PTSD (Post-Traumatic Stress Disorder) affects every part of your brain and, consequently, every part of your body. When PTSD settles in your mind and body, you quickly realize something: PTSD has sharp edges and ragged sides. As it moves around, it scrapes, cuts, and slices … who? You.
Every painful flashback, every traumatic reminder, all the nightmares chop away at you, leaving you in ribbons of pain and dysfunction. Inside, you’re a bloody mess. Outside, you’re trying to hide these terrifying surprise attacks and look like other “normal” people.
But all that slicing inside you often comes out as sharp and cutting in the way you live your life. I know because I’ve experienced this sharpness inside that results in sharpness “outside.”
PTSD erupts in your outside life as anger, anxiety, fear, the need to control, or the need to withdraw. You’ve probably experienced other ways PTSD slices through to your outside life.
So what can we do about it?
- Become aware of what’s going on inside. Know that a flashback might affect you for hours or days. Remember that a nightmare will be clear as day for a while. Keep a pulse on the anxiety that ongoing fear can produce in your life.
- Tackle these tyrants one by one—with counseling, prayer, medication, meditation, or sheer determination. Over time, you’ll dull the sharpness inside by putting it in your past or making sense of it in another way. The sharp knives will still pop up now and then, but you can control them better and they won’t do as much damage.
- Remember that this will pass. Each inside pain will eventually calm down, and you’ll also become calmer on the outside. Tell each flashback, nightmare, and cause for anxiety to go back to the past, where they belong. You are stronger than they are, and you can control whether they stay in your mind or reflect in your actions. This takes practice, therapy, and a drive to become whole. But you can do it.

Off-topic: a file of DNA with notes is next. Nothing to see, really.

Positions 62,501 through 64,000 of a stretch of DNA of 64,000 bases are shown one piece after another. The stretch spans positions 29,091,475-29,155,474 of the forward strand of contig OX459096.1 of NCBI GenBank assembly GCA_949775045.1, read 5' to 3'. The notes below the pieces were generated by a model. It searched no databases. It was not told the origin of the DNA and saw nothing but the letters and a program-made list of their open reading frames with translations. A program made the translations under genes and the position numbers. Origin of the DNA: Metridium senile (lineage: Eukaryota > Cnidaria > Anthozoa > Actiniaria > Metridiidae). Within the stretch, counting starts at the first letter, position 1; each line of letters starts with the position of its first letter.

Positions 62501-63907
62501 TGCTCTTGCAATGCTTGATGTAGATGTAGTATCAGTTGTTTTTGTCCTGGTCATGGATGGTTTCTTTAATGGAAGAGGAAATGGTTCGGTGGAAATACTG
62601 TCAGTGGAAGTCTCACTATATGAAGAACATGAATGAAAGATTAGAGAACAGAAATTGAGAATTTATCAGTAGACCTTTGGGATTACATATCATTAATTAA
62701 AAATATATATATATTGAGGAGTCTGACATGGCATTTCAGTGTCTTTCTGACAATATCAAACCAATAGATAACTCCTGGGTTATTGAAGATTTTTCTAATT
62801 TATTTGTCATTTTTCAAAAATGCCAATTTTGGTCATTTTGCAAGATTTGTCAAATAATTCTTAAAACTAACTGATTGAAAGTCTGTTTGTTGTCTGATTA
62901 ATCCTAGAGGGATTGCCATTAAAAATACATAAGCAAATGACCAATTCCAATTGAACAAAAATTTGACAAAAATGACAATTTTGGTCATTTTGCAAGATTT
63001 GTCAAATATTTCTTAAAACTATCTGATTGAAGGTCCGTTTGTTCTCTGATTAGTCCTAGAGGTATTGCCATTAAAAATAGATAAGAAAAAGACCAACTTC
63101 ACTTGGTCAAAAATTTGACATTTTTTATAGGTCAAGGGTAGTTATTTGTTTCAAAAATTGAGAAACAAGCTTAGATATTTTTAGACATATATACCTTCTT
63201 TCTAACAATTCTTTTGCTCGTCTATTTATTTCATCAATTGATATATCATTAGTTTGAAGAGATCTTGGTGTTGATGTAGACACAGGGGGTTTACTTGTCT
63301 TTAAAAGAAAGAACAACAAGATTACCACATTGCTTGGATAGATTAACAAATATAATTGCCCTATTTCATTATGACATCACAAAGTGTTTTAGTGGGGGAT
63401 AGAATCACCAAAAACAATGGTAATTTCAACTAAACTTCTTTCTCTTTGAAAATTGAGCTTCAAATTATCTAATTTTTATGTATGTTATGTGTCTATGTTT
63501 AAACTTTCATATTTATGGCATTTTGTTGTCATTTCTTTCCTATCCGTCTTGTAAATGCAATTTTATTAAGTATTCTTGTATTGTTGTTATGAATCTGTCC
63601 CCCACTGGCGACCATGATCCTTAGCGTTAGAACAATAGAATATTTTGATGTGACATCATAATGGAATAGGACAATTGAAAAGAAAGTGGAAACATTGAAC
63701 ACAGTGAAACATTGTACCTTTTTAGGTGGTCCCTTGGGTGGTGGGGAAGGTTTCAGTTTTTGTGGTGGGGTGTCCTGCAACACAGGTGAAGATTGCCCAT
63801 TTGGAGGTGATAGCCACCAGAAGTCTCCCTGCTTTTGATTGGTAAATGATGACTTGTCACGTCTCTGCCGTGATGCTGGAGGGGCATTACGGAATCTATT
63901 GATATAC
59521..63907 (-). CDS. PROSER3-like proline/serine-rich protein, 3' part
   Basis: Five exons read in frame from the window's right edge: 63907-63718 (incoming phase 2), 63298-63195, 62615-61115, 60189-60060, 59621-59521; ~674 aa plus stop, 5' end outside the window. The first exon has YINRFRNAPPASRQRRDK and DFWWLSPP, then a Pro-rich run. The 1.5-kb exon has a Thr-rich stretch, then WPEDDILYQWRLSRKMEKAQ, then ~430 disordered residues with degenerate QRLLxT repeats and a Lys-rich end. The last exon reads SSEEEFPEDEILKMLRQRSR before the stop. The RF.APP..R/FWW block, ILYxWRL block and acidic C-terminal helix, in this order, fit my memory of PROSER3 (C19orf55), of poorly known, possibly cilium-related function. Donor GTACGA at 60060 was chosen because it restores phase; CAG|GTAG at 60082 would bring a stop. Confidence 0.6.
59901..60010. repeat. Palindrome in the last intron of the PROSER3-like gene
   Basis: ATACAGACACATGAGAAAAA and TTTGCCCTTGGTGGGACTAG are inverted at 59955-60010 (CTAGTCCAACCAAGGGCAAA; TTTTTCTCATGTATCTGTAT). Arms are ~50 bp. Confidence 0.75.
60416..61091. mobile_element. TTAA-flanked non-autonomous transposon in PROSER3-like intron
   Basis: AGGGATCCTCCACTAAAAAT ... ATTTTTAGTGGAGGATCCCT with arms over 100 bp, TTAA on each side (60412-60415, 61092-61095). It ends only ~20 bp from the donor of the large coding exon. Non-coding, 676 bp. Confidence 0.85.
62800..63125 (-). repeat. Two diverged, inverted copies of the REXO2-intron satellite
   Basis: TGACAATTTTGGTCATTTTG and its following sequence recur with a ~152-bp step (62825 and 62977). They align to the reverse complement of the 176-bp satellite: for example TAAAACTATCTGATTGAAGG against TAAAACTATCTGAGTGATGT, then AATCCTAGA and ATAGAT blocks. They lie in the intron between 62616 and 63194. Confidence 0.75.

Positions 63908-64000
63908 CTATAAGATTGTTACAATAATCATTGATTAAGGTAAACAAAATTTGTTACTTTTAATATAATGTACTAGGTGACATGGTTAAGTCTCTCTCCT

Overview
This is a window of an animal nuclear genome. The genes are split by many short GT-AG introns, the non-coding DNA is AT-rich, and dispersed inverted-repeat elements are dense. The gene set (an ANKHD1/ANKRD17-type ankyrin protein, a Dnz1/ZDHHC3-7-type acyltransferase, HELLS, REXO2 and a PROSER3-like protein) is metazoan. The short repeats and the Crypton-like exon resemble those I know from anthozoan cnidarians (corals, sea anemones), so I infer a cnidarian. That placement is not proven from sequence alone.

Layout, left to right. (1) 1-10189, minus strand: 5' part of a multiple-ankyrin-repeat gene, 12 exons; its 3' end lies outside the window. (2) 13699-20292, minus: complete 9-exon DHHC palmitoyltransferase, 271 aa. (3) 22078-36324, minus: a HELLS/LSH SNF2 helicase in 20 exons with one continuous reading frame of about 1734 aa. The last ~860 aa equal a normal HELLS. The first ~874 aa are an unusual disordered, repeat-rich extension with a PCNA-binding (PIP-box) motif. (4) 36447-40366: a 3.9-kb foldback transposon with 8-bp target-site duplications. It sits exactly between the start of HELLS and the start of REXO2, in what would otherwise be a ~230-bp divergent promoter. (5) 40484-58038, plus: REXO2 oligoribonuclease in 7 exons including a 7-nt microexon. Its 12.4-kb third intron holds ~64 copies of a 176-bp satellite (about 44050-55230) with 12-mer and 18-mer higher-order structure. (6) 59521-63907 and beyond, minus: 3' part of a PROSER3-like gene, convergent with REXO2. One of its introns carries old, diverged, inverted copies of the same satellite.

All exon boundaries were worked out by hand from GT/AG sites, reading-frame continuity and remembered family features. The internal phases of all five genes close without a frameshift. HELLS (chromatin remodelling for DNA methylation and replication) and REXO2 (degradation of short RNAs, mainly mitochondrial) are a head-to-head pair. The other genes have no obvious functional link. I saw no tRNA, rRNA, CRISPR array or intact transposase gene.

Yes, but this is so hard to do, right? It’s kind of like playing “Whack a Mole,” stifling the intruders in your life as they keep coming up. One day you’ll notice that they don’t come up so often, and they’re not so hard to beat back. Your healed, healthier inside will unify with the outside you, and you’ll be a more integrated person.
Each time you identify something sharp inside, address it and file it down flat. You may have to do this for months or years, but you’ll be getting better all the time.
Getting better gives us hope. And that’s what we need to keep going .
Check out my book, “Hope After Trauma and PTSD” on Amazon for more insights into gaining control over PTSD.
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